the Industrial Dept. of our 
Album, the Turkey Creek 
School House, built by 

Potvelt tSL Latta, 
'Builders, Lowell, Ind. 



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LASSEN BROTHERS' PAVILION 


A55EN BROS,' PAVILION. . 

Cedar Lake, lad. Jj^^H^K 




/ JJT^ k AVE you ever had the pleasure of attending the 
^J^j dances given by the Lassen Brothers at their Pavil- 
c C ion? This is a unique dance hall, built for the 
sole purpose of catering to the fickle-minded, pleasure- 
seeking public, and is the only one of its kind in the state. 
If you have been there on the occasion of one of their popular 
dances did it not appeal to you as being THE place to spend 
a pleasant evening? 

CfConld one conceive of a, more desirable evening's enter- 
tainment than a dance upon their fine, large floor, accompa- 
nied by the best of music? A promenade upon the wide 
verandas, getting a beautiful view of the lake at every turn? 
A trip across the lake in one of the Dewey launches, or to sit 


and listen to the splashing waves keeping time to the 
music and patter of feet within ? 

€|It is superb! Look about you; see how all are enjoying themselves like one great, good-natured family — not a ripple in 
the program to mar the evening's entertainment. 

tj This is all due to the good management, strict discipline and congeniality of the Lassen Brothers, the only restriction 
being placed upon their patrons is that they must act gentlemanly and ladylike — their motto reading. "Have all the fun 
you want, but don't get gay." 

€jj If you have never been to Lassen's, you should seize the first opportunity to do so. It will be well worth your while; and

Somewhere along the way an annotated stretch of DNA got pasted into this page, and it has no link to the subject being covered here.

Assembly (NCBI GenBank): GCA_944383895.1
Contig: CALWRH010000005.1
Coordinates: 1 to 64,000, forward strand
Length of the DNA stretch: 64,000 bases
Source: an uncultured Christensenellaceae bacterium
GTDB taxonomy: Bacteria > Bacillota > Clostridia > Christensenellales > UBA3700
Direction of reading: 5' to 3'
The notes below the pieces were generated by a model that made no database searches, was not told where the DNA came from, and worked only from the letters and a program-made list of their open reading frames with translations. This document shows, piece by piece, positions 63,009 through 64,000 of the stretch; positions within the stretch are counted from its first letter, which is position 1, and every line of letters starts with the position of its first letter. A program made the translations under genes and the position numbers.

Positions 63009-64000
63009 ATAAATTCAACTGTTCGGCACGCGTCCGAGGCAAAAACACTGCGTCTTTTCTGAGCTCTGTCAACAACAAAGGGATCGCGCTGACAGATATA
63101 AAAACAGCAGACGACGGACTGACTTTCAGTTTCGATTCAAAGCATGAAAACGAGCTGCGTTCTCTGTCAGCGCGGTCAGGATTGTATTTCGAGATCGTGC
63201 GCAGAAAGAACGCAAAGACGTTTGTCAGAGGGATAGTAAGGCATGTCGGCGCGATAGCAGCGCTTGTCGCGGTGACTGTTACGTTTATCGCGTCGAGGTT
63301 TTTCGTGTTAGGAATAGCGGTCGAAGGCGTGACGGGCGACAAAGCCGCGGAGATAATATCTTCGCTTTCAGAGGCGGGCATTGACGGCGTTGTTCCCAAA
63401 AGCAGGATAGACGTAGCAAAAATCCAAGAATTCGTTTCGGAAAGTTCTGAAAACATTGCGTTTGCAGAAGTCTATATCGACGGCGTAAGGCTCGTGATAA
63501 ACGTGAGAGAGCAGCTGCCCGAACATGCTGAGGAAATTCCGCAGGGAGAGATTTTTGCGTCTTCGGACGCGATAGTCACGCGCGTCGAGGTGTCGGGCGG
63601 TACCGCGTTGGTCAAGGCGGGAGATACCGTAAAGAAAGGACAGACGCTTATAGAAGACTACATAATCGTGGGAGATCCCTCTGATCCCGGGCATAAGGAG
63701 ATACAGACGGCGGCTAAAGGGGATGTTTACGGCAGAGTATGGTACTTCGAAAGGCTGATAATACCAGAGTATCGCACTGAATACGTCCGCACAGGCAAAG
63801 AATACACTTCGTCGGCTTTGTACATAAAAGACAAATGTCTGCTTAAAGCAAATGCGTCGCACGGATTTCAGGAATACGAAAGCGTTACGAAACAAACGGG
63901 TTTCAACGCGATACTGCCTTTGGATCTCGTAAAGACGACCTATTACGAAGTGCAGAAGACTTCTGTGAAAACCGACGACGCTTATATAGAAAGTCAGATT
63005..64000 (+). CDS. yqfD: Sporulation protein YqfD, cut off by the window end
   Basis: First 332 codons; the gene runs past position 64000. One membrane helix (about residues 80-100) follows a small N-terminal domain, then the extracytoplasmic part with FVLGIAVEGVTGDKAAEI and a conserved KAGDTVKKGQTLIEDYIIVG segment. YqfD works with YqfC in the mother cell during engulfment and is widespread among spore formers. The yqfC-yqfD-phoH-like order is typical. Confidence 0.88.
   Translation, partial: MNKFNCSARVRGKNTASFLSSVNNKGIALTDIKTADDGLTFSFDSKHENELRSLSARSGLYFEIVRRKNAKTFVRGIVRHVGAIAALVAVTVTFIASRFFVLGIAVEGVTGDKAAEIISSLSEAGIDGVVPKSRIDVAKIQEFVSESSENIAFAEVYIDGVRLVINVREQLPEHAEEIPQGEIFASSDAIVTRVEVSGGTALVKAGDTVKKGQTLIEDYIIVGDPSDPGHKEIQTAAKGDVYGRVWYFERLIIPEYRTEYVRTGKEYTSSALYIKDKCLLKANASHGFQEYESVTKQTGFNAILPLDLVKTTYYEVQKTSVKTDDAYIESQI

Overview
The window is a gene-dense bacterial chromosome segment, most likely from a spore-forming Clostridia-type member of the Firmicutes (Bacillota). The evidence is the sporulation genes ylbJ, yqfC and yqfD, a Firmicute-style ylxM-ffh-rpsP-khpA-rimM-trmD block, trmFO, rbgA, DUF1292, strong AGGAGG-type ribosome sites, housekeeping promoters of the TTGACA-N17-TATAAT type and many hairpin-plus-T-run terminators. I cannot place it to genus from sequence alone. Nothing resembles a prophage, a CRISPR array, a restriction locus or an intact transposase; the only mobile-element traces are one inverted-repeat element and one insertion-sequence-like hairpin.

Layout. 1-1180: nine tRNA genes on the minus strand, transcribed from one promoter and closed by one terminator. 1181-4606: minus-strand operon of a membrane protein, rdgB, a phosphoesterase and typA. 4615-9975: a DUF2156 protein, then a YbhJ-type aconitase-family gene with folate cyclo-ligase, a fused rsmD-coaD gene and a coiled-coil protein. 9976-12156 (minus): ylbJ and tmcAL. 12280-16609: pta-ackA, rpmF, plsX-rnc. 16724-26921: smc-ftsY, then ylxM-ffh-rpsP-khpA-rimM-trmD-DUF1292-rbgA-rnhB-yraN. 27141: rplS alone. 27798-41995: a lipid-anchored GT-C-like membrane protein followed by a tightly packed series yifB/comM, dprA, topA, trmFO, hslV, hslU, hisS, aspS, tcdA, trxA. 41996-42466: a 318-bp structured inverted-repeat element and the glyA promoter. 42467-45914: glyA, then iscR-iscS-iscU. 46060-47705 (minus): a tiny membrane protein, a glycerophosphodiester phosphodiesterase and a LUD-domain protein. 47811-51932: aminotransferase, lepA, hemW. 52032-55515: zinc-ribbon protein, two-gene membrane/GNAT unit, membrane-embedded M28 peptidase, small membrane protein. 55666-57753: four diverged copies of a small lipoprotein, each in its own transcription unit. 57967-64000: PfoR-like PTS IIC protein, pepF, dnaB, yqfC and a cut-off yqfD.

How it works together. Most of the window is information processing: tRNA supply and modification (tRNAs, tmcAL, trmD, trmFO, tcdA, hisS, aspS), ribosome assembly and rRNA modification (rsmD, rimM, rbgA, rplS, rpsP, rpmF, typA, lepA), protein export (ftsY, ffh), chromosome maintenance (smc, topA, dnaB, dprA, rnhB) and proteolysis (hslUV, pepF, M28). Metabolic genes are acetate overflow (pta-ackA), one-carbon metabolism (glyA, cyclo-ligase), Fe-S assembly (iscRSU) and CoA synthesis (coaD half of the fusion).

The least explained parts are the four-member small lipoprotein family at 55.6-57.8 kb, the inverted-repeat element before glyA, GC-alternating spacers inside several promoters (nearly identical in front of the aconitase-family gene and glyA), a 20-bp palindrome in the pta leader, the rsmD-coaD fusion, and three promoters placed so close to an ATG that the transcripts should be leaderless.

While you are there don't fail to see the renowned Dewey Family — Grandpa and Grandma Dewey, Big Dewey, Little 
Dewey, Steamer Dewey and Baby Dewey — all on exhibition daily at the Pavilion, located 300 feet west of the east shore 
of Cedar Lake. 

For further information see any one of their many patrons, or address Lassen Brothers, Cedar Lake, Indiana. 



-S3- 



MAJVl/EL SSL MAJVl/EL 



S'ttc censors to W. L>. Handle y 



CEVAH LAKE. IJVDIAJVA 



If there is a place in the vicinity of Cedar Lake where you can buy cheaper, or find a better 

assortment of DRY GOODS. BOOTS and SHOES, HARDWARE, GENTS' 

FURNISHINGS, CHINA WARE, GROCERIES and MEATS 

you Will Ha-de to Shotv V^ 

Z> I*REC TO'R y 

WHEN HUNGRY, remember we carry a fine line of groceries, meats, 

canned goods, frviit, etc. ....... GO TO MANUEL'S 

WHEN THE NORTH WIND BLOWS, WHEN YOU ARE WET AND 
COLD, yovi need warm \mderclothes, water-proof boots, warm 
caps and mitts or gloves . . . . . . . - -GO TO MANUEL'S 

WHEN YOU HAVE VISITORS, and haven't enough dishes to set 

the table . . . ... . . . GO TO MANUEL'S 

WHEN THE BABY HAS COLIC, you need paregoric, or other drugs GO TO MANUEL'S